What is BitLocker?


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http://live.pirillo.com/ – When Microsoft first announced their plans for Windows Vista, expert users were excited. Finally an operating system with a multitude of bells and whistles! Unfortunately, we’re still waiting to see this happen. While there are a few good add-ons, we’re still waiting for Microsoft to deliver the goods.

One of the add-ons available is called BitLocker. This handy little feature will encrypt your entire hard drive, making the entire system much more secure. Sadly, BitLocker is only available for Vista Ultimate and Enterprise editions.

BitLocker makes use of a hardware chip called a Trusted Platform Module or TPM. When you turn on the computer, BitLocker communicates with the TPM to make sure the Operating System hasn’t been tampered with. If everything is ok, BitLocker then sends a key to the software on your hard drive, allowing it to boot.

There are, of course, minimum system requirements needed in order to make use of BitLocker:

  • Vista Ultimate or Enterprise
  • Trusted Platform Module (TPM) microchip v1.2
  • Trusted Computer Group (TCG)-compliant BIOS
  • Two NTFS partitions – one for the system volume and one for the operating system volume
  • System volume must be at least 1.5 GB and set as the active partition

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3 thoughts on “What is BitLocker?”

  1. If someone goes with the golden rule “separate OS and software from data” I think bitlocker has a little use (a TrueCrypt-ed virtual drive will do just the same without hardware chips and possible goverment(s)-friendly backdoors).

    Not-available-yet WinFS on the other hand IS progress. Not for the computer world (journaling filesystems are not new for other OSes including linux) but for microsoft.

    And removal of drm related stuff is a must but this is another story.

  2. If someone goes with the golden rule “separate OS and software from data” I think bitlocker has a little use (a TrueCrypt-ed virtual drive will do just the same without hardware chips and possible goverment(s)-friendly backdoors).

    Not-available-yet WinFS on the other hand IS progress. Not for the computer world (journaling filesystems are not new for other OSes including linux) but for microsoft.

    And removal of drm related stuff is a must but this is another story.

  3. Kawa’s comment doesn’t make sense to me.

    IMO the goal of all successful companies (yes, including Microsoft) is to make products that people want to buy. That means that the product has to be useful.

    Data leakage has been a big problem. Remember when a govt employee got his computer stolen, and the lost hard drive happened to contain millions of veterans’ social security numbers? Oops. (Here’s a recap – http://www.consumeraffairs.com/news04/2006/07/navy_data.html)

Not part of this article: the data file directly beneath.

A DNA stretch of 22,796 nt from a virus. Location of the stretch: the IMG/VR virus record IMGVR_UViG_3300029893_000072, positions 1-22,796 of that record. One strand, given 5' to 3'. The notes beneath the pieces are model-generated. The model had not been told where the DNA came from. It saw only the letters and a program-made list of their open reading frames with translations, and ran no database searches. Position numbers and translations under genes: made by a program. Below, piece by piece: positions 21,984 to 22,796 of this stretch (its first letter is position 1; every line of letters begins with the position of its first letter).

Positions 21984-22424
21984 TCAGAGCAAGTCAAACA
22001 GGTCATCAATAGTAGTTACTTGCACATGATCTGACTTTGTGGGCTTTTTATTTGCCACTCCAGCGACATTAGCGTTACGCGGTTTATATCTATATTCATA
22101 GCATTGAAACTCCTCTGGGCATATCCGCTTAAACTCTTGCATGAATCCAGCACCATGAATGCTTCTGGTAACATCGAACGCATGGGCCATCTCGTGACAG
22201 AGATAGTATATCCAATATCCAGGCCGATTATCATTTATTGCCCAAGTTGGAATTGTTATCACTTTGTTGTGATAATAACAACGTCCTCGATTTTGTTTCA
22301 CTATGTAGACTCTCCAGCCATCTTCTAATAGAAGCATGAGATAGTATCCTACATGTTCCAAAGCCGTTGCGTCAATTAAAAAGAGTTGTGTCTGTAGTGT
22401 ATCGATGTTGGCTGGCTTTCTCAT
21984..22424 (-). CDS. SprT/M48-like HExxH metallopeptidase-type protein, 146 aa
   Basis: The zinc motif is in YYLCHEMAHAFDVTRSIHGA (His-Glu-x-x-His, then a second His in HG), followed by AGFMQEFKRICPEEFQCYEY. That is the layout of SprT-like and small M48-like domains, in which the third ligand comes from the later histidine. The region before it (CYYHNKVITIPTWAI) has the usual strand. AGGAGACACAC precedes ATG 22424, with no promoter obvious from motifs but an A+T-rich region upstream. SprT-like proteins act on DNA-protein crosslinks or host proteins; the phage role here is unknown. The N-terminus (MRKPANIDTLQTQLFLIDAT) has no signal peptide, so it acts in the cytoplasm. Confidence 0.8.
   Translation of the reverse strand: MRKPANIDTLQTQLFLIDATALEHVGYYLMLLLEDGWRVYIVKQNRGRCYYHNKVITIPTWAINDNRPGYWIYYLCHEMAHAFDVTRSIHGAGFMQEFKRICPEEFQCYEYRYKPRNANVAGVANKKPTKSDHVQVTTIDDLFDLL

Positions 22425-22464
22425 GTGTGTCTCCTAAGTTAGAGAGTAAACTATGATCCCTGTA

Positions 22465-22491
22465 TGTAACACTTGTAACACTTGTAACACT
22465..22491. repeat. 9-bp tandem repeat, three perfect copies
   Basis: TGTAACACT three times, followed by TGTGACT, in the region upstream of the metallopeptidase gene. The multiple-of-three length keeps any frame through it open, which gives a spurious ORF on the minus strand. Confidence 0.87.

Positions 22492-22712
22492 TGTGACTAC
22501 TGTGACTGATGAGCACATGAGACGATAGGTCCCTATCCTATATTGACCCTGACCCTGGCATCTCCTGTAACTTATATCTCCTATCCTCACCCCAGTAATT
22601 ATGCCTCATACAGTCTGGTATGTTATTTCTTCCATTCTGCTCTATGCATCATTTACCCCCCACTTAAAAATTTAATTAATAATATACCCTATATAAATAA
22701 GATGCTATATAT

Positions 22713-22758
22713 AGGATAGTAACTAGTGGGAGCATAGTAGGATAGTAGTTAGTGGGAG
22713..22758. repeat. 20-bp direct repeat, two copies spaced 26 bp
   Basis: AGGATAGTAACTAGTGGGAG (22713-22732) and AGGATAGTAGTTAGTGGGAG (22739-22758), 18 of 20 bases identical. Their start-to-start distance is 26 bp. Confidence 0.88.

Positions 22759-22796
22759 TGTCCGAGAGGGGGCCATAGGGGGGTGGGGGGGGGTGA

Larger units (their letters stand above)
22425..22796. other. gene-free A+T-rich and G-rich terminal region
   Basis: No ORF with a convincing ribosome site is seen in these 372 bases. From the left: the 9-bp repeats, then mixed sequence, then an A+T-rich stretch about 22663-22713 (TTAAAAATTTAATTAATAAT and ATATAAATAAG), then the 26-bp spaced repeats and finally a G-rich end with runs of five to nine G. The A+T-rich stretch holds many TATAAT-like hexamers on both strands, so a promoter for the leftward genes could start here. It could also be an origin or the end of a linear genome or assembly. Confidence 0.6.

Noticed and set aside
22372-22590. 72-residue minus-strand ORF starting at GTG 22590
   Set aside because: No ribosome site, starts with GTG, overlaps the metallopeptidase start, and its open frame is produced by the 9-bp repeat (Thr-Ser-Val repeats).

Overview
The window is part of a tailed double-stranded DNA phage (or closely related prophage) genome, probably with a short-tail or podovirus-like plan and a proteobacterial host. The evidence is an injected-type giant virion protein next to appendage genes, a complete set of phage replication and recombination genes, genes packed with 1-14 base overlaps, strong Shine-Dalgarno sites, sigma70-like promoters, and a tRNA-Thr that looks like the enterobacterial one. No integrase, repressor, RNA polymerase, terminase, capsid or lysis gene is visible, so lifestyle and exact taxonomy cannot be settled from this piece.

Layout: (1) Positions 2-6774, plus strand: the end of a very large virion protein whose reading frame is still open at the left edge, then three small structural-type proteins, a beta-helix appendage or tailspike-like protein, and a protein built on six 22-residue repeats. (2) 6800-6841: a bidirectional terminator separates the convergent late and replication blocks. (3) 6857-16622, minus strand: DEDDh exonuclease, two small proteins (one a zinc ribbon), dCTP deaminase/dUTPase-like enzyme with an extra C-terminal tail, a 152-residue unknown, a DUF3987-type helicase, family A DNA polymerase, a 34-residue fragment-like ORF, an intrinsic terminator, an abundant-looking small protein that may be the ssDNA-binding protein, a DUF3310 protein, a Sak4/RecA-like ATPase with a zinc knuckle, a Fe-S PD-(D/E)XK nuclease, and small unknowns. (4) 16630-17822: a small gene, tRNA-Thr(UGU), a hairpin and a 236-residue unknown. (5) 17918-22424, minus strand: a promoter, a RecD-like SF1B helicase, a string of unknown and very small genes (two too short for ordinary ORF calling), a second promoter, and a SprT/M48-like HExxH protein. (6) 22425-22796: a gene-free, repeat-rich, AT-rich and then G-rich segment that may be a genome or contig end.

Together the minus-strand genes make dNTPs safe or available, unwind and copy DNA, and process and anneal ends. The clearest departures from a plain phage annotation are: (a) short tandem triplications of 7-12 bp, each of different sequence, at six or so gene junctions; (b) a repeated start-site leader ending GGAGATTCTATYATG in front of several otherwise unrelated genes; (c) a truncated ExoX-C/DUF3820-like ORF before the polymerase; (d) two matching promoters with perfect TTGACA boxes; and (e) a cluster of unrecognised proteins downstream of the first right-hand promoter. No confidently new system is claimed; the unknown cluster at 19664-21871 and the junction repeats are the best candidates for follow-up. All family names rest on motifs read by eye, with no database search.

Well, BitLocker obfuscates ALL data on the drive with state-of-the-art encryption. The end goal is that thieves can’t read personal/sensitive info off the BitLocker-encrypted drive — and post social security numbers on the Internet, for example. Pretty darn useful.

    Tell me – what does WinFS really bring to the mainstream user? The mainstream user doesn’t even know what a relational database is, much less why it’s better that their docs and mp3’s are stored in a database. People care about user experience, and IMO the now-dead WinFS wasn’t designed with user benefits in mind. As a result, even if MS shipped WinFS, I think few people would’ve forked over money to buy it.

    Also, people seriously need to drop the conspiracy theory that Microsoft might be installing backdoors. Even if you think Microsoft is evil and just concerned about their bottom line (oh wait – that’s a lot of businesses!), there’s no $$$ advantage to be had with installing a backdoor. To make money, it doesn’t hurt to sell the product to as many organizations as possible — government, enterprise, whatever. I find it hard to believe that Microsoft (or any company) would support one type of organization at the expense of selling their product to every other organization on Earth. Just doesn’t make sense. Also, there are hundreds of people working on Windows, with access to source code. It’s not like Microsoft selectively hires evil-minded people. With upwards of 100,000 people, Microsoft employees are pretty similar to you and me — ie, not spending their workdays thinking about how to make their customers hate them.

    I really didn’t mean to rant, so sorry if it came across as such. Microsoft doesn’t even pay my salary these days. I just thought it’d be nice to share my perspective of reality.

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